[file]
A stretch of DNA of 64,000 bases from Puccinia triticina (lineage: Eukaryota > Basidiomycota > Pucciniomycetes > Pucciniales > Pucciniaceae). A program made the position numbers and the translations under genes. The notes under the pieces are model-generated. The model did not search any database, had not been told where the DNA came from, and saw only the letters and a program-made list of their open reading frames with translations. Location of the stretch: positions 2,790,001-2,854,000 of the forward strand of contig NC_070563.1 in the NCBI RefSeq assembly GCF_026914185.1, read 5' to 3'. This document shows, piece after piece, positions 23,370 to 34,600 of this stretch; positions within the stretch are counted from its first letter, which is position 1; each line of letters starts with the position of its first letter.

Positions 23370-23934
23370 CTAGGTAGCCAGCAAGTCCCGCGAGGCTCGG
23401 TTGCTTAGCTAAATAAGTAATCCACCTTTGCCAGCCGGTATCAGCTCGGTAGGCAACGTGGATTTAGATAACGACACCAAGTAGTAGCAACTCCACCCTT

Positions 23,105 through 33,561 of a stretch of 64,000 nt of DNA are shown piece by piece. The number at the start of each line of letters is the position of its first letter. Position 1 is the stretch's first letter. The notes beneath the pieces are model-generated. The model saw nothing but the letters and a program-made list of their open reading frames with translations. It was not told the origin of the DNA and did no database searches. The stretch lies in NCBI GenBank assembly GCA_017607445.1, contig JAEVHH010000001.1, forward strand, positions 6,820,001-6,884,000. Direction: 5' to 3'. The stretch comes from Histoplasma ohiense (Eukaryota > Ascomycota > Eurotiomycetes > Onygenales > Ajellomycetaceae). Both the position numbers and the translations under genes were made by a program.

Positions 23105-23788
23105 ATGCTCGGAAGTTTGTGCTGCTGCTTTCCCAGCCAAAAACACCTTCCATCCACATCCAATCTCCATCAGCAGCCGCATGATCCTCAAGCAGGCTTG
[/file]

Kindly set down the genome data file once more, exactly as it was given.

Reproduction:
A stretch of DNA of 64,000 bases from Puccinia triticina (lineage: Eukaryota > Basidiomycota > Pucciniomycetes > Pucciniales > Pucciniaceae). A program made the position numbers and the translations under genes. The notes under the pieces are model-generated. The model did not search any database, had not been told where the DNA came from, and saw only the letters and a program-made list of their open reading frames with translations. Location of the stretch: positions 2,790,001-2,854,000 of the forward strand of contig NC_070563.1 in the NCBI RefSeq assembly GCF_026914185.1, read 5' to 3'. This document shows, piece after piece, positions 23,370 to 34,600 of this stretch; positions within the stretch are counted from its first letter, which is position 1; each line of letters starts with the position of its first letter.

Positions 23370-23934
23370 CTAGGTAGCCAGCAAGTCCCGCGAGGCTCGG
23401 TTGCTTAGCTAAATAAGTAATCCACCTTTGCCAGCCGGTATCAGCTCGGTAGGCAACGTGGATTTAGATAACGACACCAAGTAGTAGCAACTCCACCCTT

Positions 23,105 through 33,561 of a stretch of 64,000 nt of DNA are shown piece by piece. The number at the start of each line of letters is the position of its first letter. Position 1 is the stretch's first letter. The notes beneath the pieces are model-generated. The model saw nothing but the letters and a program-made list of their open reading frames with translations. It was not told the origin of the DNA and did no database searches. The stretch lies in NCBI GenBank assembly GCA_017607445.1, contig JAEVHH010000001.1, forward strand, positions 6,820,001-6,884,000. Direction: 5' to 3'. The stretch comes from Histoplasma ohiense (Eukaryota > Ascomycota > Eurotiomycetes > Onygenales > Ajellomycetaceae). Both the position numbers and the translations under genes were made by a program.

Positions 23105-23788
23105 ATGCTCGGAAGTTTGTGCTGCTGCTTTCCCAGCCAAAAACACCTTCCATCCACATCCAATCTCCATCAGCAGCCGCATGATCCTCAAGCAGGCTTG